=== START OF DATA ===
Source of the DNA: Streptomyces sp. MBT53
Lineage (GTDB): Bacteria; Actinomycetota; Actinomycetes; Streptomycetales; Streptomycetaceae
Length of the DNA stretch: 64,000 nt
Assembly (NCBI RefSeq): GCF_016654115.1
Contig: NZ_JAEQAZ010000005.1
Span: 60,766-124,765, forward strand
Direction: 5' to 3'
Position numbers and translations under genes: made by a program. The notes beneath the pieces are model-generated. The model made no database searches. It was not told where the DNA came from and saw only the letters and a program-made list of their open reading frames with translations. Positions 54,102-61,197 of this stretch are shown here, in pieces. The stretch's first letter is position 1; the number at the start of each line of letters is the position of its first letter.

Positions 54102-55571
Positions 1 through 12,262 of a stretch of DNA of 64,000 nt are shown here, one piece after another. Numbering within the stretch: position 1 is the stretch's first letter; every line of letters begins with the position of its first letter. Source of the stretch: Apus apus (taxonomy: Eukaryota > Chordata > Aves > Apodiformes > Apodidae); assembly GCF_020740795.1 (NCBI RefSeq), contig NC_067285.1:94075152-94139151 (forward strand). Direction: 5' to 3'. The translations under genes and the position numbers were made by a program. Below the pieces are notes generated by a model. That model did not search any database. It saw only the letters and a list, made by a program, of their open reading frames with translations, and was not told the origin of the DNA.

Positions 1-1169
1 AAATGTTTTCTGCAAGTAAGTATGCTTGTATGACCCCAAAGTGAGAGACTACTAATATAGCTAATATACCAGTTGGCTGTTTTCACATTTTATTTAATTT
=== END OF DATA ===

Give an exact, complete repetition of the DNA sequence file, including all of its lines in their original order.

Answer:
Source of the DNA: Streptomyces sp. MBT53
Lineage (GTDB): Bacteria; Actinomycetota; Actinomycetes; Streptomycetales; Streptomycetaceae
Length of the DNA stretch: 64,000 nt
Assembly (NCBI RefSeq): GCF_016654115.1
Contig: NZ_JAEQAZ010000005.1
Span: 60,766-124,765, forward strand
Direction: 5' to 3'
Position numbers and translations under genes: made by a program. The notes beneath the pieces are model-generated. The model made no database searches. It was not told where the DNA came from and saw only the letters and a program-made list of their open reading frames with translations. Positions 54,102-61,197 of this stretch are shown here, in pieces. The stretch's first letter is position 1; the number at the start of each line of letters is the position of its first letter.

Positions 54102-55571
Positions 1 through 12,262 of a stretch of DNA of 64,000 nt are shown here, one piece after another. Numbering within the stretch: position 1 is the stretch's first letter; every line of letters begins with the position of its first letter. Source of the stretch: Apus apus (taxonomy: Eukaryota > Chordata > Aves > Apodiformes > Apodidae); assembly GCF_020740795.1 (NCBI RefSeq), contig NC_067285.1:94075152-94139151 (forward strand). Direction: 5' to 3'. The translations under genes and the position numbers were made by a program. Below the pieces are notes generated by a model. That model did not search any database. It saw only the letters and a list, made by a program, of their open reading frames with translations, and was not told the origin of the DNA.

Positions 1-1169
1 AAATGTTTTCTGCAAGTAAGTATGCTTGTATGACCCCAAAGTGAGAGACTACTAATATAGCTAATATACCAGTTGGCTGTTTTCACATTTTATTTAATTT